BALTIMORE (AP) — There's now a plan to refloat a cargo ship that's been stranded in the Chesapeake Bay for days, the ship's operator said Friday.
Salvor Donjon Smit has conducted underwater inspections of the 1,095-foot (334-meter) Ever Forward and a rescue team can put the refloating plan in motion, but first authorities must approve it, Evergreen said in a statement Friday.
The plan involves releasing ballast to lighten the load, dredging the bay's muddy floor around the ship and making space between the propeller and rudder and the seabed, Evergreen said.
The rescue team is mobilizing all available local tugboats to join the operation. Once enough mud is removed and the ship is lighter, the team will work to refloat the ship at high tide using the power of the tugboats and the ship’s main engine, Evergreen said.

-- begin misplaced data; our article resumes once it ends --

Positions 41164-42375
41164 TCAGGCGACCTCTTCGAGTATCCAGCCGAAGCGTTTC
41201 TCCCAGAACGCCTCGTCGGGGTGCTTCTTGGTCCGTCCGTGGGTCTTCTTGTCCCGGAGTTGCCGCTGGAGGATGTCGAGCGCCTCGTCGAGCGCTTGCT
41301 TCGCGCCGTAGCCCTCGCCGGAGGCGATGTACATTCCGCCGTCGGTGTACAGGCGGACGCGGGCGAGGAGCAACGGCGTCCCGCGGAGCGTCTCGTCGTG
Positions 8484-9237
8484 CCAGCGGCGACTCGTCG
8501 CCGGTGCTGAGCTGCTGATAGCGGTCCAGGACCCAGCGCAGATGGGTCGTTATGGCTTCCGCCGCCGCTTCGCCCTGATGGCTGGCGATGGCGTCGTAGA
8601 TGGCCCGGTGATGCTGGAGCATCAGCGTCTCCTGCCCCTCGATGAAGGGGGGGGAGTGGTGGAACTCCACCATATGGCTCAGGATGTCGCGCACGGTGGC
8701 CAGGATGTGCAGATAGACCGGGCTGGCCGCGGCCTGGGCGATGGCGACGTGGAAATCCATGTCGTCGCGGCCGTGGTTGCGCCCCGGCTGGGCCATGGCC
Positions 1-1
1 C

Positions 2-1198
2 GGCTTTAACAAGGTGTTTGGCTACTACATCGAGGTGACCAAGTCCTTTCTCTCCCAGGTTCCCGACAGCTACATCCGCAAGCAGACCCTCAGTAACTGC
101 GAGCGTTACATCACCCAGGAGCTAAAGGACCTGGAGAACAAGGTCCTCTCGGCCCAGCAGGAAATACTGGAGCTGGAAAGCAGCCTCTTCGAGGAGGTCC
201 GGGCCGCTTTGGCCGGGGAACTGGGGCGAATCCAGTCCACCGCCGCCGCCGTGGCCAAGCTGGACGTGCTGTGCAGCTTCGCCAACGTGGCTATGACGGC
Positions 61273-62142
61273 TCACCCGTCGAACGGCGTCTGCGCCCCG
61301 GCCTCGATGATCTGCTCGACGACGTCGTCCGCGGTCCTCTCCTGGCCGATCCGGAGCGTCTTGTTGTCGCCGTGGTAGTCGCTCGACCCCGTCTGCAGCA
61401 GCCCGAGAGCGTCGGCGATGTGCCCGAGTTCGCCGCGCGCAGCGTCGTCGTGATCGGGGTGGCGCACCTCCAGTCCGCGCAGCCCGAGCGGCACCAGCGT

The U.S. Coast Guard is partnering with at least four other government agencies "to ensure that the Ever Forward’s refloating plan maintains the safety of those on and around the ship as well as the safety of the marine environment,” Petty Officer 3rd Class Breanna Centeno said in an email.
The Ever Forward was headed from the Port of Baltimore to Norfolk, Virginia, when it ran aground Sunday night north of the Chesapeake Bay Bridge, the U.S. Coast Guard said. The ship operated by Taiwan-based Evergreen Marine Corp. went aground outside the main navigation corridor, the Craighill Channel, and officials said there were no reports of injuries, damage or pollution.
The Coast Guard has said officials have not yet determined what caused the Ever Forward to run aground. It is not blocking any navigation, unlike its sister vessel, the Ever Given, which caused global supply-chain problems when it blocked traffic for days in the Suez Canal nearly a year ago.